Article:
With precision driving and his usual brilliant iron play, Donald went shopping for birdies and one of the best putters in the game collected nine of them in all. Not dropping a shot completed a dazzling round for the Englishman, his 63 lifting him to 10-under-par, two shots ahead of overnight leader Ross Fisher.
It’s hard to believe based on Friday’s evidence that all has not been right with Donald’s game recently; the first man to win both the European and PGA Tour moneylists in the same year (2011) has not won a tournament since November 2013 and Ryder Cup captain Paul McGinley took the difficult decision to leave him off the triumphant Ryder Cup team this year.
“I think everything starts for me when I feel like I can drive it in the fairway and then give myself some opportunities, and then I’m not scrounging around trying to make pars and get up‑and‑down.
“So I gave myself a lot of good opportunities today, I didn’t put myself into too much trouble, and obviously when the putter is warm, it’s always one of my best weapons in the bag. So it was nice to roll in a few today,” Donald said after one of the best rounds ever seen at the Nedbank Golf Challenge.
Fisher actually regained the lead from his compatriot after a wonderful eagle-birdie combo on the 10thand 11th holes, but an offline tee-shot on the par-three 12th drifted on to the mound next to the green and then bounced deep into the bushes, forcing him to drop and the resulting double-bogey checked his progress.
A wayward drive on 14 led to another bogey and Fisher probably did well to stop the bleeding and par the remaining four holes for a 70 and eight-under-par overall.
“It’s a tough golf course and I don’t feel like I played probably as solid as yesterday. I didn’t hit it as good off the tee. But I still felt like I played pretty solid. I hit one poor tee shot on 14 which cost me a six and had to take a penalty drop there. I got it to five‑under after 11, so I was hoping to kick on and reproduce 66 from yesterday or even a little bit better. But unfortunately it wasn’t meant to be, so I still shot under par, even with a couple of those loose shots coming in.
“Today it just seemed like every putt we over‑borrowed. I hit at least half-a-dozen, if not seven or eight putts, that I hit exactly where I wanted to hit it, and just unfortunately was over-reading the greens today,” Fisher said.
Crucial errors on the back nine were also the feature of the two other golfers in the final three-ball – Marcel Siem and George Coetzee.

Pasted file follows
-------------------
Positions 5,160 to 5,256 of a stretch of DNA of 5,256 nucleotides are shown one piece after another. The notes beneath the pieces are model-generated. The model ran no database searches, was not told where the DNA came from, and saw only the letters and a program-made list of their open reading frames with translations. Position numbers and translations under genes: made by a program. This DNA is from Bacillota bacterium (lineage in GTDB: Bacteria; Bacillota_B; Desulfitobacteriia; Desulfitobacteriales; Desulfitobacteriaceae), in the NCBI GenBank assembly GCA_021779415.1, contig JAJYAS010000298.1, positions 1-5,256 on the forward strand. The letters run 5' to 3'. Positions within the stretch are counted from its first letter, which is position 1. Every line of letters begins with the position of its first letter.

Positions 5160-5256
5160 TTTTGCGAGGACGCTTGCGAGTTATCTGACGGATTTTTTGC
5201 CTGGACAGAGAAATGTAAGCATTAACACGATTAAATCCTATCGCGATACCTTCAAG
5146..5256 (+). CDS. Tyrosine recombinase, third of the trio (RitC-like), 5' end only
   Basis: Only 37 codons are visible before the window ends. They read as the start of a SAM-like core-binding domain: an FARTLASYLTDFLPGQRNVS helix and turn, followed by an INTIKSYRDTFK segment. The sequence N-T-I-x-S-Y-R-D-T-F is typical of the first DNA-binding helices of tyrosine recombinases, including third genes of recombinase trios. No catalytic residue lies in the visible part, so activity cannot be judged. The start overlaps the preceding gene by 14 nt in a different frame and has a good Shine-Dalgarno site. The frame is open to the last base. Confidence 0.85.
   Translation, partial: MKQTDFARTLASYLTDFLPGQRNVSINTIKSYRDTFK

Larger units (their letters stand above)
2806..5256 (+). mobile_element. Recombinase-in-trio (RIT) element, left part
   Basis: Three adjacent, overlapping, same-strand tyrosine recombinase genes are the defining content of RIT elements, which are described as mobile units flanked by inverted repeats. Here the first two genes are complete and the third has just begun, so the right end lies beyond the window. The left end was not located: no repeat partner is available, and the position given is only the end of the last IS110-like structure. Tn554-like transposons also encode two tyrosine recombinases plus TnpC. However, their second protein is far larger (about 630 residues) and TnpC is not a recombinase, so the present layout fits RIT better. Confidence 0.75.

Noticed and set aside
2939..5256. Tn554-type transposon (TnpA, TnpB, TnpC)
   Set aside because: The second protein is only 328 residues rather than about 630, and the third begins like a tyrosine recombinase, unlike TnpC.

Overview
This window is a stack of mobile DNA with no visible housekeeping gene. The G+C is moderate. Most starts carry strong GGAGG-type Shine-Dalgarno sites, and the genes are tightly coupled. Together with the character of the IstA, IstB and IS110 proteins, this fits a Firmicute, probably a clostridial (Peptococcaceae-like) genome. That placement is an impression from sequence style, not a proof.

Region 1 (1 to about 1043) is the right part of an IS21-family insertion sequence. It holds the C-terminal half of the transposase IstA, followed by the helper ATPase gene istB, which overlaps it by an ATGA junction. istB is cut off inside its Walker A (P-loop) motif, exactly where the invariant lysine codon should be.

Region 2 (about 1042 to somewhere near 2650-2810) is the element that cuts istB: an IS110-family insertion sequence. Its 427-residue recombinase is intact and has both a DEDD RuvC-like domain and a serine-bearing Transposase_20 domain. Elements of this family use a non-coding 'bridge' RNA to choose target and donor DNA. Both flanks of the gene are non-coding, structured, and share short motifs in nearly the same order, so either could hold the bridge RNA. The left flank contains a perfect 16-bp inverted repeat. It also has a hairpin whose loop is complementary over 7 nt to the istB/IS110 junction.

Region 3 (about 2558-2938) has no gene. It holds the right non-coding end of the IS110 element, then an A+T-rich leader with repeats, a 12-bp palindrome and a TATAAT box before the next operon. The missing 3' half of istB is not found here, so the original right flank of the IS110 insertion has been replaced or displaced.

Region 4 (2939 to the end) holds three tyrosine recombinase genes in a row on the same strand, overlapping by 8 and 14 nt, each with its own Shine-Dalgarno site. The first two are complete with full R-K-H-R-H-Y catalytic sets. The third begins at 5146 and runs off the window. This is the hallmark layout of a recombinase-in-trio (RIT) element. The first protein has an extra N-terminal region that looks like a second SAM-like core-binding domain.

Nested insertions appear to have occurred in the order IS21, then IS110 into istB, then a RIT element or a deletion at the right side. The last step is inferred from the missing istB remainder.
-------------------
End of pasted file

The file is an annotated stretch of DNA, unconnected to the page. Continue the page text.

Siem lost ground with a level-par 72 leaving him on four-under-par, the German suffering successive bogeys on the 14th and 15th holes thanks to wayward tee shots.
“It was a strange day, the total opposite from yesterday. It started really nicely, but all of us had problems on the golf course today. It was not like yesterday where we fed from each other. I felt like we were never going to finish, and on 16, we felt the whole tournament was over already. We played five hours, two minutes, just had a really long round and we didn’t play as well as we did yesterday. Unfortunately the few chances we had on the back nine didn’t drop,” Siem lamented.
Coetzee plummeted even further down the leaderboard after a 74 left him on two-under, the South African dropping three shots on the back nine, including one on the infamous par-five 14th, where he found the dreaded love-grass.
Another Englishman, Tommy Fleetwood, had the next best round of the day after Donald, a five-under-par 67 that included a rare eagle on the 14th, as he swiftly recovered from being in the wars on the par-four 13th.
That lifted Fleetwood to three-under-par overall and in the five-man group tied for sixth. Brendon Todd, Thongchai Jaidee, Charl Schwartzel and Tim Clark are the other golfers on 141.
Ahead of them are Siem, Englishman Danny Willett, who shot a 68 to jump to five-under, and Frenchman Alexander Levy, who posted a solid 70.
“It was a good 70, I’m happy because it’s not my best golf but I managed the golf course well. It’s always good to play 70 on this golf course, it’s very difficult and it’s hot,” Levy said.
Although the English dominance, with four golfers in the top six, will be galling for the home fans, it would be boorish for anybody to begrudge the brilliant Donald his success.
“Obviously nine birdies around this place is a great round and something I was very pleased with. It’s been a while since I played such a solid round,” Donald said.
The man may never have won a Major, but he can certainly produce championship golf as he showed on Friday.